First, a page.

The Ontario Nurses’ Association represents 68,000 registered nurses and health-care professionals, as well as 18,000 nursing student affiliates, providing care in hospitals, long-term care facilities, public health, the community, clinics and industry. Our members work throughout the province of Ontario.
There are five ONA Regions which are geographically broken down by districts, counties and municipalities. ONA’s Regions are:
Region 1 Districts of Kenora, Rainy River, Thunder Bay, Algoma, Temiskaming, Nipissing, Cochrane, Manitoulin, Regional Municipality of Sudbury.
Region 2 Counties of Prescott, Russell, Glengarry, Renfrew, Lanark, Grenville, Leeds, Dundas, Stormont, Frontenac, Hastings, Prince Edward, Lennox, Addington, Haliburton, Victoria, Peterborough, Northumberland, Regional Municipalities of Ottawa Carlton and Kingston.
Region 3 Regional Municipality of Durham, Municipalities of York, Peel, and Toronto.
Region 4 Counties of Simcoe, Brant, Wellington, Dufferin, Haldimand, Norfolk, Regional Municipalities of Waterloo, Halton, Hamilton-Wentworth, Niagara, District Municipality of Muskoka and District of Parry Sound.
Region 5 Counties of Bruce, Grey, Huron, Perth, Oxford, Middlesex, Lambton, Elgin, Kent and Essex.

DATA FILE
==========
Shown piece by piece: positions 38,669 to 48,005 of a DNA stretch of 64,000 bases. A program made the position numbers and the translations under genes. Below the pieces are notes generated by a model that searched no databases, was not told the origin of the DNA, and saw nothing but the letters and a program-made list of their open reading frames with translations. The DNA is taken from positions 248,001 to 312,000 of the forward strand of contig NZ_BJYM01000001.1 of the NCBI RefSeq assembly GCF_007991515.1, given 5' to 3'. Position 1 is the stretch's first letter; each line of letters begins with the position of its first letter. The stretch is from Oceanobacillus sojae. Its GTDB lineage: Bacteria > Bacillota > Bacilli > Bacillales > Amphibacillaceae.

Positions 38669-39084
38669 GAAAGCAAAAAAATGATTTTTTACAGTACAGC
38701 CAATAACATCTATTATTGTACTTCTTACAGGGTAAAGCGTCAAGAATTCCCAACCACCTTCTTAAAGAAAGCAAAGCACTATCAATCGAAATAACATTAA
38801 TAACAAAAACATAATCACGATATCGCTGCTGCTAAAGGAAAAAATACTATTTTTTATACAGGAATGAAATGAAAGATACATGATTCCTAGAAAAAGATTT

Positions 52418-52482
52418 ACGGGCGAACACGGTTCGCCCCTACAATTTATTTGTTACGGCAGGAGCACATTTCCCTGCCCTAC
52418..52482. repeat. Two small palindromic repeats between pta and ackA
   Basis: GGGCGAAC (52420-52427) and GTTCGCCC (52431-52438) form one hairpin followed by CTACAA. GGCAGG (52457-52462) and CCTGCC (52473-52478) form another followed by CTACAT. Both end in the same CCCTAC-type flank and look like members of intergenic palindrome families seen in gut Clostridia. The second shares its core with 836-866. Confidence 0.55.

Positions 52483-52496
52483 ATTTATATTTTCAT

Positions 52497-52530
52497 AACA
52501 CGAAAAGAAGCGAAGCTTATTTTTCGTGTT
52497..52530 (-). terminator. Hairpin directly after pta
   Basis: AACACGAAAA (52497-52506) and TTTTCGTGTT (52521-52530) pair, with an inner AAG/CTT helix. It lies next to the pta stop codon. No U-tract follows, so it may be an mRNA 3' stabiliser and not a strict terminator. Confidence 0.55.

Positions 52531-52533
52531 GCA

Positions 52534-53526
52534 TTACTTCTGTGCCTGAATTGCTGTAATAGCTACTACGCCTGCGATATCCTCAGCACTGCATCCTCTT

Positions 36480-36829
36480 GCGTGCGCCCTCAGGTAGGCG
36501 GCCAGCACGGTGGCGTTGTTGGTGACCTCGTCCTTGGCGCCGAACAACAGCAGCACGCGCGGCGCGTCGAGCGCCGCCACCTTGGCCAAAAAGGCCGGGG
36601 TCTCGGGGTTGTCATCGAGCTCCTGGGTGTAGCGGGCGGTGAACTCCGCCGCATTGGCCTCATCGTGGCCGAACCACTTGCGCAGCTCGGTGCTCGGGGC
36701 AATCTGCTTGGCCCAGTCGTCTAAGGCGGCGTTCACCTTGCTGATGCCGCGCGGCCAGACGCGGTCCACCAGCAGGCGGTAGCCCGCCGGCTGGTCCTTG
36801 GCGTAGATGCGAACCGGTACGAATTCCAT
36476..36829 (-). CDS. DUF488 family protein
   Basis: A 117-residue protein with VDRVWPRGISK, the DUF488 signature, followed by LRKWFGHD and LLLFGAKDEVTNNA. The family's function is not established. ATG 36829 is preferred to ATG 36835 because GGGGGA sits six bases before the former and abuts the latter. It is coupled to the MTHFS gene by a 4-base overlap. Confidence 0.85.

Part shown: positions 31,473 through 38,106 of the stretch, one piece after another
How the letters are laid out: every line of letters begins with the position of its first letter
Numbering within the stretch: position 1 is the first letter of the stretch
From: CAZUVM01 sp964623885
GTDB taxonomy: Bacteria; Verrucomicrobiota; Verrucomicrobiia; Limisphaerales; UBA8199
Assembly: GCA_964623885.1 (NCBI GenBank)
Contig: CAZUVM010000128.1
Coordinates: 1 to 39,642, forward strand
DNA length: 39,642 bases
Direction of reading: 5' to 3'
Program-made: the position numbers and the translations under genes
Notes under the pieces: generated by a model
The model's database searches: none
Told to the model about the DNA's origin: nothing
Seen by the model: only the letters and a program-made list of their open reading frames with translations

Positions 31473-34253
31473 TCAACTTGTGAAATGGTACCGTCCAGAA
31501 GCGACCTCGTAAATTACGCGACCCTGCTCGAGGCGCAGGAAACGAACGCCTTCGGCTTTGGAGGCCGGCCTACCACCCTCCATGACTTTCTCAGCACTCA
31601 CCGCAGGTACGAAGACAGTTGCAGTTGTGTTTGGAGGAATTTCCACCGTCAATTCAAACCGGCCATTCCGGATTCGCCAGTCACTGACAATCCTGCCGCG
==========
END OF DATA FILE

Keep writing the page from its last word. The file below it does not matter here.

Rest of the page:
Within each Region are ONA Locals. There are 60 ONA Locals and each Local is represented by a Local Coordinator. Each Local houses ONA’s Bargaining Units. ONA has more than 500 Bargaining Units across Ontario. All ONA members belong to a Bargaining Unit.
How do our Bargaining Units work?
The Ontario Nurses’ Association is a union for nurses, by nurses. As an ONA member, you have a say in ONA’s agenda and your representatives.
ONA has strong Bargaining Unit representation and leadership. Individual members belong to an ONA Bargaining Unit. Members elect their Bargaining Unit President, Bargaining Unit committees and unit representatives, Local Coordinator, Secretary and Treasurer. Your elected team works with members to improve your working conditions and maintain your rights under the collective agreement.
Your Bargaining Unit belongs to an ONA Local. The Local Coordinator acts as a resource on governance issues and provides advice to Bargaining Unit Presidents on many items including funding of bargaining unit leave issues. The Local Coordinator also serves as a link between the broader membership and the ONA Board of Directors. Local Coordinators attend ONA provincial meetings and report back to membership on resolutions and/or directions that stem from the discussions.
ONA Fast Facts
68,000 – ONA members
18,000 – Nursing student affiliate members
63 – Number of ONA Locals
500+ – Number of ONA Bargaining Unit Presidents
ONA represents members in the following workplaces:
- Nursing Homes.
- Homes for the Aged.
- Public Health.
- Home and Community Care Support Services.
- Home Care.
- Family Health Teams.
- Community Health Centres.
ONA members include:
- Registered nurses.
- Nurse practitioners.
- Registered practical nurses.
- Occupational therapists.
- Radiation therapists.
- Social workers.
- Medical Radiation Technologists.
- And more.